Macau candidates walk fine line with campaigning
Would-be lawmakers vying for seats in Macau legislature must not court voters until two weeks before poll, but some started earlier
Campaign vehicles armed with loudspeakers are rolling through the streets of Macau, but some candidates in the coming legislative election are already challenging a grey area of the law that banned them from seeking publicity before the campaign period began on August 31.
Under Macau's legislative election law, campaigning is allowed to start only two weeks before an election. The poll will be held this Sunday.
The Electoral Affairs Commission of Macau stipulates candidates should not carry out activities that could influence voters in the two-month period between their registration and the start of the campaign period.
But a Macau resident, who wanted to be known only as Andy, said one candidate tried to promote himself when treating hundreds of people to a dinner two months ago. "He did not ask us to vote for him in the election, but he showed us videos of him serving the public," he said.
All the people involved belonged to the candidate's support group established two years ago. Andy joined the group to enjoy discounts at a chain of electronics stores and supermarket owned by the candidate.
An employee in one of the city's gaming concerns said posters of another candidate were put in the company's pantry and staff room two months ago. But they did not mention the election.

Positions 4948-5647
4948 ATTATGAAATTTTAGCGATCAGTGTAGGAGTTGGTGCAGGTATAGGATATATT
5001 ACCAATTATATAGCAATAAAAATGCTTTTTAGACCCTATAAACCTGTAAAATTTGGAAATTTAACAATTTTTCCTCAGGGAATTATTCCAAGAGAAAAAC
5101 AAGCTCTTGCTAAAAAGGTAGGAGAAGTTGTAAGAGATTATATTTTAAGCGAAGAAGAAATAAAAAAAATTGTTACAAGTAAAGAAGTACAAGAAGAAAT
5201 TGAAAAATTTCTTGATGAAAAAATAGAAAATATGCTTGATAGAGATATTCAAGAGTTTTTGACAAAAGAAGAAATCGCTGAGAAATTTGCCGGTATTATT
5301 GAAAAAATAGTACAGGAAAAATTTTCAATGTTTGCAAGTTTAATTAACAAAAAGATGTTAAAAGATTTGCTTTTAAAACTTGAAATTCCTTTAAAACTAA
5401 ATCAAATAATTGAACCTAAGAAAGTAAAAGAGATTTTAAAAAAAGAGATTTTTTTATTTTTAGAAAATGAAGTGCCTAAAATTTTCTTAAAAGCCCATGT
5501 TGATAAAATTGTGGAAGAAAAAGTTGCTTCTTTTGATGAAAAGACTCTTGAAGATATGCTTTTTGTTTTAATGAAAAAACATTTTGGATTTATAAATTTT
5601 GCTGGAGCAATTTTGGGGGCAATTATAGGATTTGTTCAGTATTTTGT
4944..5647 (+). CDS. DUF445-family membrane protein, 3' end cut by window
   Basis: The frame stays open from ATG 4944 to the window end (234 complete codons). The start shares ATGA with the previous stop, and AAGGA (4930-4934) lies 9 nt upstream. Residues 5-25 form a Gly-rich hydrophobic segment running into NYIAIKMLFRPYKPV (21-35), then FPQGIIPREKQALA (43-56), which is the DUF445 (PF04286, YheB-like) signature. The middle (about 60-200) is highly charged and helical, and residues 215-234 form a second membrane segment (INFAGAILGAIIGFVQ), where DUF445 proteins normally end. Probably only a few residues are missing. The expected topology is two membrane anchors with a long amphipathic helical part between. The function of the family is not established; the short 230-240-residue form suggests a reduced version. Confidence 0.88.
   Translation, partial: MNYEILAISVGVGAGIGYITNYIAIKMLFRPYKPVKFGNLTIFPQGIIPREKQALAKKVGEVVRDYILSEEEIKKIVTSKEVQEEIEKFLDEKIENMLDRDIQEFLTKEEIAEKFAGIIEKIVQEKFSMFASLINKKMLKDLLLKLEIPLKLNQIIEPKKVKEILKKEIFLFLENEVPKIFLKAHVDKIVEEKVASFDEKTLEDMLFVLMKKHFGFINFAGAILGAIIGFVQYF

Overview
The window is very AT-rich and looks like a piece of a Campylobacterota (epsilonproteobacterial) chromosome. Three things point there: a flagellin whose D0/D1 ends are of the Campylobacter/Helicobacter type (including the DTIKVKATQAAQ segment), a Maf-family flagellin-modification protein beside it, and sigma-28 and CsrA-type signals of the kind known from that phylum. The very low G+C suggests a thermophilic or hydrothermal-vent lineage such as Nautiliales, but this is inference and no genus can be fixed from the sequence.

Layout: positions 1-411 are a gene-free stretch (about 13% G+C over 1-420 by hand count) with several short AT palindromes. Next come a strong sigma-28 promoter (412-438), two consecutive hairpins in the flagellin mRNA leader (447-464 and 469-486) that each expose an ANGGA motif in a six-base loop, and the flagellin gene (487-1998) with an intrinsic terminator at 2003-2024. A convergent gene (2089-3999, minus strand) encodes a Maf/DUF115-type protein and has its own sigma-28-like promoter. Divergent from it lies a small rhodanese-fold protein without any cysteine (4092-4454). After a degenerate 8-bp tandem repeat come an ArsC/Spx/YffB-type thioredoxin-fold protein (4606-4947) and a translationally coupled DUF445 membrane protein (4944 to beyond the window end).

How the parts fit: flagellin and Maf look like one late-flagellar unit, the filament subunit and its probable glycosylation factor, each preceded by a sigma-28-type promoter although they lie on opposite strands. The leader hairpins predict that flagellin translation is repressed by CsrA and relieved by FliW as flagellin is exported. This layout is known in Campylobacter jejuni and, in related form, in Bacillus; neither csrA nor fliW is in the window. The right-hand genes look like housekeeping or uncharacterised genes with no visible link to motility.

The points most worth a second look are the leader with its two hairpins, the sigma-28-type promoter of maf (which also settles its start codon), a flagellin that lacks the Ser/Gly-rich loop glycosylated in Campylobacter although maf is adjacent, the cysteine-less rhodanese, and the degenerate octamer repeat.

All employees who had worked there for more than five years were allowed to bring a guest to a free tea gathering recently, he said.
"He talked about how he had contributed to the company over the years," the employee said, adding that several hundred people were at the tea party.
Bill Chou Kwok-ping, an associate professor at the University of Macau's department of government and public administration, said it was unrealistic to ban candidates from promoting themselves before the campaign period. "As long as the candidate did not explicitly say 'please cast a vote for me', it's difficult to say they are campaigning," he said.
There had never been a case of candidates being penalised for promoting themselves before the campaign period and it was not clear what the penalty was.
Eilo Yu Wing-yat, a political scientist at the University of Macau, said the situation was less public than in 2005. "Previously candidates would openly distribute gifts on the streets," he said.